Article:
Under the Employment Relations Act 2000, a “personal grievance” is an action taken against an employer or former employer by an employee who claims to have been: • unjustifiably dismissed • disadvantaged in employment by an unjustifiable action of the employer • discriminated against • sexually harassed • racially harassed • subject to duress in relation to union membership, or • disadvantaged by the employer’s failure to comply with the Act’s requirements in relation to restructuring    situations

90 Day Rule Raising Personal Grievance

In accordance with section 114 of the Employment Relations Act, every employee who wishes to raise a personal grievance must raise the grievance with his or her employer within the period of 90 days beginning with the date on which the action alleged to amount to a personal grievance occurred or came to the notice of the employee, whichever is the later, unless the employer consents to the personal grievance being raised after the expiration of that period.

Bill Higher Income Earners Contract Personal Grievance Provisions

The Employment Relations (Allowing Higher Earners to Contract Out of Personal Grievance Provisions) Amendment Bill passed its first reading on 22 March 2017.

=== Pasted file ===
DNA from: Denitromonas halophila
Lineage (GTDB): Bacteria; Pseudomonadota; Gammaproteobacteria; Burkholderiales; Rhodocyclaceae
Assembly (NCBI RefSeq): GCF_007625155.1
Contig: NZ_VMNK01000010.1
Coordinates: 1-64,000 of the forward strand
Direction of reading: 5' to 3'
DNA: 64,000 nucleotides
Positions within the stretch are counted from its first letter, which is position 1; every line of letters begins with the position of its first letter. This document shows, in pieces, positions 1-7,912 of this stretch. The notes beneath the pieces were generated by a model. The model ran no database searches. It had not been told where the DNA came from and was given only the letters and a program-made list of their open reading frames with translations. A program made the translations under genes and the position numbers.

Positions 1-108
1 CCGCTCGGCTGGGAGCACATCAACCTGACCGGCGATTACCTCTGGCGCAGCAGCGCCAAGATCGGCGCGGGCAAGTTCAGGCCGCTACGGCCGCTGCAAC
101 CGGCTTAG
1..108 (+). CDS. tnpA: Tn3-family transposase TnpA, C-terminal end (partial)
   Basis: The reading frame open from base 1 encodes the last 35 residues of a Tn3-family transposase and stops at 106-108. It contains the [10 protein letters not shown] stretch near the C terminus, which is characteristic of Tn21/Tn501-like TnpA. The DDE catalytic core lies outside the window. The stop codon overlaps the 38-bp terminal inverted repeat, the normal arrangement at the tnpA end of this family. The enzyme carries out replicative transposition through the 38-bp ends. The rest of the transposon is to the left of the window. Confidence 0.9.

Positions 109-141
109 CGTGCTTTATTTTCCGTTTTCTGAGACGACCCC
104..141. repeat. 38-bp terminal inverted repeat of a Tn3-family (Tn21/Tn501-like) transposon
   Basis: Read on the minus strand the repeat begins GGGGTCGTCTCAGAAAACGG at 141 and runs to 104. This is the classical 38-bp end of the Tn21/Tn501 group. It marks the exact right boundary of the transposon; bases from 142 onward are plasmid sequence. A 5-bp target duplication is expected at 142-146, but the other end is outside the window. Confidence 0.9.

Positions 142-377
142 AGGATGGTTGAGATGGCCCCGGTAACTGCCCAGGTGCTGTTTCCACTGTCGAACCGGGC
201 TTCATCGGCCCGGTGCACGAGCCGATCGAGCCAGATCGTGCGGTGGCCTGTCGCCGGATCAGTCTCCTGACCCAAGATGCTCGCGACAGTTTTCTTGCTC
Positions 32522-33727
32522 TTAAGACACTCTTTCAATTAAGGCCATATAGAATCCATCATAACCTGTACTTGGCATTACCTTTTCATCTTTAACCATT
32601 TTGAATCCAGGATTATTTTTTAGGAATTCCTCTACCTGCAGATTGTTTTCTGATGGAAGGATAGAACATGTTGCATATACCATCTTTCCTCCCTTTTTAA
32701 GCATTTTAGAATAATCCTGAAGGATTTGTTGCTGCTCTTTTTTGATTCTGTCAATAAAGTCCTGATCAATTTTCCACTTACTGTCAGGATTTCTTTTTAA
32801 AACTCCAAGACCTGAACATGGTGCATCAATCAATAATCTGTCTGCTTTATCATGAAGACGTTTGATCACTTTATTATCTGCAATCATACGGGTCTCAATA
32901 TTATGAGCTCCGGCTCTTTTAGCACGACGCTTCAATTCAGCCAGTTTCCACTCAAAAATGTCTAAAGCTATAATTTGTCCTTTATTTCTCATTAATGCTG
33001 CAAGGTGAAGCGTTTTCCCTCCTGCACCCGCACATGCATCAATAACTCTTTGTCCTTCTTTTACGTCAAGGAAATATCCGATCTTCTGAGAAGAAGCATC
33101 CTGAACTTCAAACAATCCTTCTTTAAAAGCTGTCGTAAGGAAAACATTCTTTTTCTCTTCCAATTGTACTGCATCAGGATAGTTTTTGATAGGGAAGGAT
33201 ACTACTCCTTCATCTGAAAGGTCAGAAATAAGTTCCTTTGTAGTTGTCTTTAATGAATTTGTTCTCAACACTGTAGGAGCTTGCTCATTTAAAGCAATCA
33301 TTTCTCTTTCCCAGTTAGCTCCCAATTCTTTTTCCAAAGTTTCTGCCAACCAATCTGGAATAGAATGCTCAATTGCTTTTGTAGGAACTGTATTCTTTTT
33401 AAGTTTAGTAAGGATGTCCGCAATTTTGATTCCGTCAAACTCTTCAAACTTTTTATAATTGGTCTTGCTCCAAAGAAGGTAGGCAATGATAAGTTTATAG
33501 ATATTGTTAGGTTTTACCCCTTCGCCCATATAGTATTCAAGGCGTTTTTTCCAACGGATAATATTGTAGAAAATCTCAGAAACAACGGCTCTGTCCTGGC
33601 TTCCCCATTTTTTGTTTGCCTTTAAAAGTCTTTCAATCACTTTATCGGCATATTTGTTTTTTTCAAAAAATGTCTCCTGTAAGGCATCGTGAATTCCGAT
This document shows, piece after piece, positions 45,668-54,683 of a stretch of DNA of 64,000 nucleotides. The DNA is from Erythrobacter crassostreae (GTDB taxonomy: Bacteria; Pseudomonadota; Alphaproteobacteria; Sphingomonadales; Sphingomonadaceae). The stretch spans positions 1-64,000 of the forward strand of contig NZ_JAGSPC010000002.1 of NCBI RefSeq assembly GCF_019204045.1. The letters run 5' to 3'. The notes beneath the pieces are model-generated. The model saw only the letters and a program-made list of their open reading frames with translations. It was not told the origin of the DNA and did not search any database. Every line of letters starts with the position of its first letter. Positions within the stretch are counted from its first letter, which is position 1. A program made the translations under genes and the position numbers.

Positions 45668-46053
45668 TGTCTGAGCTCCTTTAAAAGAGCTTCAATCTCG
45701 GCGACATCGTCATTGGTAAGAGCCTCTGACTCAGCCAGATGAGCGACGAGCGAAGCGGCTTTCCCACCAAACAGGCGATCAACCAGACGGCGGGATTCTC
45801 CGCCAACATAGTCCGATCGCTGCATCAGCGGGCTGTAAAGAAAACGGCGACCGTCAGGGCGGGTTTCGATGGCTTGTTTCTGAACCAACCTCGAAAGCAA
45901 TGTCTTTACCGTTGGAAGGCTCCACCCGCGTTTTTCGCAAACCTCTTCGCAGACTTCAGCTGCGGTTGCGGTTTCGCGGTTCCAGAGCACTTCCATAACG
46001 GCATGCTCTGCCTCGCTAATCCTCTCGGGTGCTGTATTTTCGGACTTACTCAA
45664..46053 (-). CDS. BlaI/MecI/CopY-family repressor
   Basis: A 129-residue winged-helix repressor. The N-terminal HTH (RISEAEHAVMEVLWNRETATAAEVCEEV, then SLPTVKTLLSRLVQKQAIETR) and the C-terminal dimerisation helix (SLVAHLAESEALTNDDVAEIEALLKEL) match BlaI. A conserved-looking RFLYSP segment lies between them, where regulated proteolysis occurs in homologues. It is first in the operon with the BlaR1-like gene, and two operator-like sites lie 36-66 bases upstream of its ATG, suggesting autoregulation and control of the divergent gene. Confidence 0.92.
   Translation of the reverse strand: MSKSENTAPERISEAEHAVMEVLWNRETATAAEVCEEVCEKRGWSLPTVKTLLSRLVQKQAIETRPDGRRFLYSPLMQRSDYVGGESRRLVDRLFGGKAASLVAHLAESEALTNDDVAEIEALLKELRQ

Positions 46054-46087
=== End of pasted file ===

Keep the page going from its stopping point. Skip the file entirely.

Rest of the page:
Receipt Employees Solicitor Receipt Employee

An employee must raise a personal grievance with his or her employer within the period of 90 days from the date on which the action alleged to amount to a personal grievance occurred or came to the notice of the employee, whichever is the later, unless the employer consents to the personal grievance being raised after the expiration of that period (Employment Relations Act 2000, section 114).

Case Agents Failure Raise Grievance Exceptional Circumstance

When an employee does not raise an alleged personal grievance within the statutory 90-day period, the employee can make an application to the Employment Relations Authority seeking leave to raise the personal grievance out of time: section 114(3), Employment Relations Act 2000. The Authority may grant leave if:

Benefits Mediation

The EMA has released its annual analysis of personal grievance cases heard at the Employment Relations Authority, and again it was a sorry story for employers with employees’ winning 72% of cases.

Resignation Formal Process

If an employee tenders his/her resignation during a formal process (disciplinary/investigation etc) it is important that the employer follows the correct procedure to ensure that the Company is not exposed to the risk of a personal grievance for constructive dismissal.

90 Day Trial Period Trip

Since 1 April 2011, the 90-day trial period has been available to all employers regardless of the number of employees.  Employers now have the opportunity to hire new employees subject to a trial period of 90 days or less. In the event that an employee is dismissed during the trial period, they are prevented from taking a personal grievance for unjustified dismissal.  However, employees can still still take a personal grievance on other grounds.

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